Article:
By Bryce Coward, CFA
The upturn in global PMIs over the last year has been substantial, and for the first time in years, the world's developed economies appear to be expanding in unison. As we can see in the table below, the color of the board has moved from red to green, indicating that nearly every major DM country is seeing improving PMIs.
Another way to look at the trend in PMIs is to calculate a diffusion index by adding up the number of countries that have higher current PMIs than year-ago PMIs and then subtracting the number of countries that have lower current PMIs than year-ago PMIs. In essence, the diffusion index is a breadth indicator for PMIs. The level and trend of our diffusion index gives us a decent idea of how global growth prospects are evolving. The current high level of the index suggests that almost all of the world's DM economies are stronger now than a year ago and the trend still appears to be improving.
So what does this mean for stocks? We've heard some commentators suggest that the high level of global PMIs may be signaling an important peak in stocks, but the data doesn't exactly point to that. Instead, we find that important stock market peaks - like the ones see in 2007, 2011 and 2015 - occur roughly one year after PMI breadth peaks. The next chart below clearly shows the blue line (the PMI diffusion index) leading the red line (MSCI ACWI in USD) by about 12 months.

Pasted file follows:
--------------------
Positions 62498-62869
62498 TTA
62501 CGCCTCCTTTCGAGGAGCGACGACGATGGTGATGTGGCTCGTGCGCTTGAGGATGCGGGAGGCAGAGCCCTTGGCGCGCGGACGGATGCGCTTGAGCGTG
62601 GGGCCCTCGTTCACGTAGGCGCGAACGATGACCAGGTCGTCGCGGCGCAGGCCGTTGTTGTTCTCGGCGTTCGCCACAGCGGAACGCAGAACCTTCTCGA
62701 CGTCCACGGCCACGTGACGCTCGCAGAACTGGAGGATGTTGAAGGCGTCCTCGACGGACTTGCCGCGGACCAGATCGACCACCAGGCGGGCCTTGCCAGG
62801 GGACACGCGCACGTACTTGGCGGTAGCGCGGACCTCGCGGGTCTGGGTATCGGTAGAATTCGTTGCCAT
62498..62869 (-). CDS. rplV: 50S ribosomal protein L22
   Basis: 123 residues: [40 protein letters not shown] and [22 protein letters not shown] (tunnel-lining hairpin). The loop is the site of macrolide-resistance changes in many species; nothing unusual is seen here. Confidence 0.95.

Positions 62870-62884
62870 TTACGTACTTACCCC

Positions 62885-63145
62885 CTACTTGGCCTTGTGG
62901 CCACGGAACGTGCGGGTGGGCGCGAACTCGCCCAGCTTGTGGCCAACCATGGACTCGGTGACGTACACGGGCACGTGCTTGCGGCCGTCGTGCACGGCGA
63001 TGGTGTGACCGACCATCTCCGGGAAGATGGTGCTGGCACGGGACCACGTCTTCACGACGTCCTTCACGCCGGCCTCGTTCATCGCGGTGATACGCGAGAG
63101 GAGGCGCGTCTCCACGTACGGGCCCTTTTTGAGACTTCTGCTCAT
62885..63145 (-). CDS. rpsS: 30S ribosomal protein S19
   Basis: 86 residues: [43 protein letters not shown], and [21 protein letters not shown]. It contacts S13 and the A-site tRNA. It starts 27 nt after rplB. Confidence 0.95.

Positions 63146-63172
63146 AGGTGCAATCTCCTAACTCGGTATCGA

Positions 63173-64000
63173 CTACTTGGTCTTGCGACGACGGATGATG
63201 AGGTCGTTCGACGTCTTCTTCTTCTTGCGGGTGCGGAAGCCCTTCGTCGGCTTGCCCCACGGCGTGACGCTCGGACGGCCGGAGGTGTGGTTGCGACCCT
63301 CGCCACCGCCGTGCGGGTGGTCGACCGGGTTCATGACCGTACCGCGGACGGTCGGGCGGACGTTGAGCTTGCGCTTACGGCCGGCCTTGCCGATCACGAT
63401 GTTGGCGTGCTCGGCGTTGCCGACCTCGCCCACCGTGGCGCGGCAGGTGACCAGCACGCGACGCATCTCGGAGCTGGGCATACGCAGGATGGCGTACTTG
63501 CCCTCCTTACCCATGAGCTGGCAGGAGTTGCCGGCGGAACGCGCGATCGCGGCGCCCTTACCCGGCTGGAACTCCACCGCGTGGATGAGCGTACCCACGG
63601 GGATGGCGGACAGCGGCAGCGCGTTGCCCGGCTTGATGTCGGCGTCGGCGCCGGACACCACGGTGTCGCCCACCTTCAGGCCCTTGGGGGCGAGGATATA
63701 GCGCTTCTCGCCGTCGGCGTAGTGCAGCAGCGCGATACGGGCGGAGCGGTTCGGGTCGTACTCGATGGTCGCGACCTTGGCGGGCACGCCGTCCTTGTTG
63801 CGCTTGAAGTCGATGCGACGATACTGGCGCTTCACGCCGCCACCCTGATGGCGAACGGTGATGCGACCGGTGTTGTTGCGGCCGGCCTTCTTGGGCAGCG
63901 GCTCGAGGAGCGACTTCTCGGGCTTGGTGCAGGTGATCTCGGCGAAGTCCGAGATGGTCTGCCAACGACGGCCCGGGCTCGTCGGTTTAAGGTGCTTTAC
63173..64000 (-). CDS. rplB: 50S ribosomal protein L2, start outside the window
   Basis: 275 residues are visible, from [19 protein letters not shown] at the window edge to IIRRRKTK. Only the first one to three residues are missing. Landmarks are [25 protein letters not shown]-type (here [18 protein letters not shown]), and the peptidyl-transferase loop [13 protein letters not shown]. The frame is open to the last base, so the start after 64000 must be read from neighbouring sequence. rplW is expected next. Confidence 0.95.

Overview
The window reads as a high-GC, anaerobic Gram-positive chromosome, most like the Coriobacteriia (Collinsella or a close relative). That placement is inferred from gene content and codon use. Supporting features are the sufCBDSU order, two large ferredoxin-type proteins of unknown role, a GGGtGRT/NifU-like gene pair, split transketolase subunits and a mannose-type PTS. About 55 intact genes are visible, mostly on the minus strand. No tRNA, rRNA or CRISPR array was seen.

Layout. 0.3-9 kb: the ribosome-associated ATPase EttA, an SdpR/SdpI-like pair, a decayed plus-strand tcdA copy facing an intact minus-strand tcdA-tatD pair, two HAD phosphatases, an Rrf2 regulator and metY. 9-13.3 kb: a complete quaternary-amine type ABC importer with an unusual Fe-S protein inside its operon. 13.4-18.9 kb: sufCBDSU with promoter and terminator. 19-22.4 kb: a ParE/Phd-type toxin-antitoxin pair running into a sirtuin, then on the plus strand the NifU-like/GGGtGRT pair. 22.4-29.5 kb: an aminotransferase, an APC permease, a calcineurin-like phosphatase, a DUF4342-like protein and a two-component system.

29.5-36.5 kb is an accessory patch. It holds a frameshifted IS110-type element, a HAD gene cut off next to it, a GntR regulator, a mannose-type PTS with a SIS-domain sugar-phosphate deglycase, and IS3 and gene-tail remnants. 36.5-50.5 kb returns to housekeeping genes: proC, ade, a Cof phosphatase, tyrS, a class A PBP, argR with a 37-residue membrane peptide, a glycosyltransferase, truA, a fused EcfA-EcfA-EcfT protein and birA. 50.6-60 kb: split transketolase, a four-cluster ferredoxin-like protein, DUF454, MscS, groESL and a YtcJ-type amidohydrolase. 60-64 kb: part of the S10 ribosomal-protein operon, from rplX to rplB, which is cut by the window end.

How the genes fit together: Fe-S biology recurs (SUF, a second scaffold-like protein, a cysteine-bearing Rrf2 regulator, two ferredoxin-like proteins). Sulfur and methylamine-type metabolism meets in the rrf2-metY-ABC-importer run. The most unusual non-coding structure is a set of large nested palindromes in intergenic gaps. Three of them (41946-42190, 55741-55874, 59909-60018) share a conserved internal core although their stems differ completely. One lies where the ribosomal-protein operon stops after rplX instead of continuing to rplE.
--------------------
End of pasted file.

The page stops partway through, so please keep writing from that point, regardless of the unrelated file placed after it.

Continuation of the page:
When we apply a one-year lead to the PMI diffusion index, we can see the relationship even better.
The leading relationship between PMI breadth and global stocks suggests that this bull market could have more to run before it hits a major stumbling block, even if the PMI diffusion index were to peak now. That is not to say that a decent correction won't happen, can't happen or isn't needed, just that a major high may be out a bit further. In other words, strong and improving PMIs should be viewed favorably and are a positive prognostic indicator for stocks.